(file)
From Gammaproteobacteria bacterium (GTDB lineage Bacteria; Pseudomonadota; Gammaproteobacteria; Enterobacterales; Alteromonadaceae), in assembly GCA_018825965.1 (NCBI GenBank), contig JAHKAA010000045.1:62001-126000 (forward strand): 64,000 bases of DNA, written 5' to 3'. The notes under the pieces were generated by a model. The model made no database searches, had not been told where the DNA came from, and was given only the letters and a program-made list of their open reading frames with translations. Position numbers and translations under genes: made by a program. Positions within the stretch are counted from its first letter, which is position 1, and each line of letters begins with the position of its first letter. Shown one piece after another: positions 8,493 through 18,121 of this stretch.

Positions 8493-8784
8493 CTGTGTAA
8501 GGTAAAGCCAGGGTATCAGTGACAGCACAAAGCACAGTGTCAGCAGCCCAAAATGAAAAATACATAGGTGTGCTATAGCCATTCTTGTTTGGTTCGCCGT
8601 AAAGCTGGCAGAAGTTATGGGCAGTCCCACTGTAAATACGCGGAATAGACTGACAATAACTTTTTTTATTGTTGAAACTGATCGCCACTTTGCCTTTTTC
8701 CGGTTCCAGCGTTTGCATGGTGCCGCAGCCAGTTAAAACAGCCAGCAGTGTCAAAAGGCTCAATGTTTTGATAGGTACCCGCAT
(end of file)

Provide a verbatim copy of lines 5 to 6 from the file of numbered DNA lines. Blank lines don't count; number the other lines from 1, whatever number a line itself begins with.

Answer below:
8601 AAAGCTGGCAGAAGTTATGGGCAGTCCCACTGTAAATACGCGGAATAGACTGACAATAACTTTTTTTATTGTTGAAACTGATCGCCACTTTGCCTTTTTC
8701 CGGTTCCAGCGTTTGCATGGTGCCGCAGCCAGTTAAAACAGCCAGCAGTGTCAAAAGGCTCAATGTTTTGATAGGTACCCGCAT